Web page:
At 80, Adelusi-Adeluyi has taken to studying Greek. He’s already very proficient in several languages that include Dutch, French, Spanish, Portuguese and even Latin, in addition to his native Yoruba, but this doesn’t matter to him. He’s as much a Philomath as he is a Polyglot.

He learnt how to fly planes many years ago and has a private pilot’s license. The story of his sojourn in the field of law, with his peerless performance at the Nigerian Law School in 1987, is now the stuff of legend.

He has been a television broadcaster, journalist and even music producer. He has been very active on the professional circuit: Institute of Directors, the chambers of commerce and many others.

When he turned 75 a few years ago, I recall over-hearing a phone conversation he had with a state governor who was planning to pay a visit to felicitate with him. “When you’re several houses away,” he implored the governor, “do me the favour of turning off your sirens.” He had no interest in drawing attention to himself by the caliber of his visitors, nor of disturbing the serenity of his neighbourhood.

You can feel his simplicity when he stretches out his hand to a 10-year old and engages him in a conversation, effortlessly committing the child’s name to memory. He doesn’t do it to patronize the child. He engages the child out of genuine love and interest.

You can experience his largeness of heart when he laughs away incidents and deliberately refuses to hold a grudge against anybody. Indeed, immensely witty, he’s not above poking fun at what he imagines, are his own shortcomings or failures.

Then you experience his godliness when he puts his own problems aside and takes upon himself, the problems of everyone else – at professional, social, and even personal levels. At 80, you wouldn’t hear him complain even of a headache. This is not because he doesn’t have headaches, but because he is more concerned with your own problems and helping you resolve them.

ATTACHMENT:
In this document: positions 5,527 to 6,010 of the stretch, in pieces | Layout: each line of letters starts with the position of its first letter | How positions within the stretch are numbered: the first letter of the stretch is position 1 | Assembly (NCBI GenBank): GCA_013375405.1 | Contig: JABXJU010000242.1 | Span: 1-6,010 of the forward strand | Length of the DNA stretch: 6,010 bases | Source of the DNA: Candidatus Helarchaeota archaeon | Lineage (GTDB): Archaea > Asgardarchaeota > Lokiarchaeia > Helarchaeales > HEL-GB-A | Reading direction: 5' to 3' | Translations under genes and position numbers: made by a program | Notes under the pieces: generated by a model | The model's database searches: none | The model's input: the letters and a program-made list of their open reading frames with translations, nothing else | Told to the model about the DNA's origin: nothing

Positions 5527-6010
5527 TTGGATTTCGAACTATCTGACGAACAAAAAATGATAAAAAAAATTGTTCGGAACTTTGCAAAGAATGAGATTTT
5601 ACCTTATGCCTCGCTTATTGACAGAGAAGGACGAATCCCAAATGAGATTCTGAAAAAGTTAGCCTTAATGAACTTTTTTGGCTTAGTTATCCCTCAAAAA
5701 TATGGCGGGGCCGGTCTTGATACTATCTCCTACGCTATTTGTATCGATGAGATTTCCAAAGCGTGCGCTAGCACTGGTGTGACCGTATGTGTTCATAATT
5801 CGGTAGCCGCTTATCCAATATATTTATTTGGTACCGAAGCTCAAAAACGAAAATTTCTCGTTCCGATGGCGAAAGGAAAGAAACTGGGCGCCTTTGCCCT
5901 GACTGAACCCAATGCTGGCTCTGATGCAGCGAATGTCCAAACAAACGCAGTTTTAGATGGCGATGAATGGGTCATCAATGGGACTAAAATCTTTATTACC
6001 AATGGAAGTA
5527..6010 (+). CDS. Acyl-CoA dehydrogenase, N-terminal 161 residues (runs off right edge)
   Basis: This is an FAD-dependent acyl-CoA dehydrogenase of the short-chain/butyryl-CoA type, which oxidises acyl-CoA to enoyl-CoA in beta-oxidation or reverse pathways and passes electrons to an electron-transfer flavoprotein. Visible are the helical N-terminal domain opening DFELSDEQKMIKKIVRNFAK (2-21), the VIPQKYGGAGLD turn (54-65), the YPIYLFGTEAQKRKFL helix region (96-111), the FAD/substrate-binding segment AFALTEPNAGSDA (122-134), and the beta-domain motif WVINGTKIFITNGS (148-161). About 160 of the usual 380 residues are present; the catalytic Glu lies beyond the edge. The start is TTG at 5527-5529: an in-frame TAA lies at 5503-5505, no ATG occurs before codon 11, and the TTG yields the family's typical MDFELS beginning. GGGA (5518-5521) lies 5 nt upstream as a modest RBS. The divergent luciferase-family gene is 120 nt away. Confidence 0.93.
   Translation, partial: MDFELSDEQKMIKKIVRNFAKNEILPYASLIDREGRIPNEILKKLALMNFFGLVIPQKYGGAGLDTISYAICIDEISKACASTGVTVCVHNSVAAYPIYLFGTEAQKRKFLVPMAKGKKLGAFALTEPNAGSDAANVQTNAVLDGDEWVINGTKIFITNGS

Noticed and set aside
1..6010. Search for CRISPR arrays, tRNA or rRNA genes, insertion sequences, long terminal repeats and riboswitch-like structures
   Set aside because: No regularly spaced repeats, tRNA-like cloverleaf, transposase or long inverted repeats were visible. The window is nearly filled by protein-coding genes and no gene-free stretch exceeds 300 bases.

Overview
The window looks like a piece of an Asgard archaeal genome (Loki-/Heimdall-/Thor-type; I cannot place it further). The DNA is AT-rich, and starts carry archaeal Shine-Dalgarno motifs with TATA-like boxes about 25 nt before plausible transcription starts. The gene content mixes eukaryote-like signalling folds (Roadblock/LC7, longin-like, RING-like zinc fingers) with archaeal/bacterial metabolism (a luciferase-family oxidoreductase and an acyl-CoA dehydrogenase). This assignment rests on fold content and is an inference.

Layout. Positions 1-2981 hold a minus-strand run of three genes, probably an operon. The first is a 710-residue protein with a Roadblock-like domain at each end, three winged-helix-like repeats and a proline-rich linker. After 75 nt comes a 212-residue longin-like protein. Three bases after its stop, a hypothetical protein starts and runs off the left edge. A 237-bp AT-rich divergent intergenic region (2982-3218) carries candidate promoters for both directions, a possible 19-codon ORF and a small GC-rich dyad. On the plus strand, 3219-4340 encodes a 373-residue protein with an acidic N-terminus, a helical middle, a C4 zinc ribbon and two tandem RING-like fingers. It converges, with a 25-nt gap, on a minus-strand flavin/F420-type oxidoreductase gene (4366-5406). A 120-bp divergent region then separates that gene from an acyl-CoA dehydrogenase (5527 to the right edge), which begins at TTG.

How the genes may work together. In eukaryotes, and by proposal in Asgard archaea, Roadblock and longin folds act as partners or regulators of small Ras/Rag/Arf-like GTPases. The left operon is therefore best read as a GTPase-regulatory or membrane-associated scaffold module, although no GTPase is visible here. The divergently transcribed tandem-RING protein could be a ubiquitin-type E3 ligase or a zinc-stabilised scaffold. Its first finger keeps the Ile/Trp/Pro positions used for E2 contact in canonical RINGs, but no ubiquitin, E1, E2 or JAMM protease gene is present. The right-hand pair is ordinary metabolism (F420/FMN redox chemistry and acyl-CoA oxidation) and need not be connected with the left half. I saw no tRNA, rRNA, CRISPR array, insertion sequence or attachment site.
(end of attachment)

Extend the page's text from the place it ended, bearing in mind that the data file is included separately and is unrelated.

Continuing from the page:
I have yet to meet a better listener. Whether presiding over a formal meeting or proffering counsel to a group of visiting politicians; whether playing host to a group of visiting students or a delegation of traditional rulers, Adelusi-Adeluyi is never carried away by his learning, exposure and experience. He never ceases to listen, thereafter crafting his well-articulated sagely counsel that have made him a much sought-after mentor and counselor.

A rumination of his life inevitably evokes the great “what ifs”. What if he had stuck to the arts and humanities for which he had a natural disposition and not gravitated to pharmacy in a country where scientific disciplines are under-appreciated and malnourished? Perhaps today, he may have been another of our Nobel laureates in Literature. What if he had been born in some other country, the United States for instance? What a delight it would have been to see how the US would optimize his humongous intellect, skills and organizational ability. Perhaps he would have long earned for himself, a place in the Pantheon of America’s greatest presidents.

As he celebrates his 80th, one can only wish this multi-talented beacon of statesmanship, leadership and integrity, many more years of excellent health in service to humanity. And if the earlier “what if” questions are academic, the “when” question, certainly isn’t. When shall such a personality come the way of our country again? Or as William Shakespeare put it so succinctly in Julius Caesar, “whence comest such another?”

Okoruwa works for XLR8, a communication company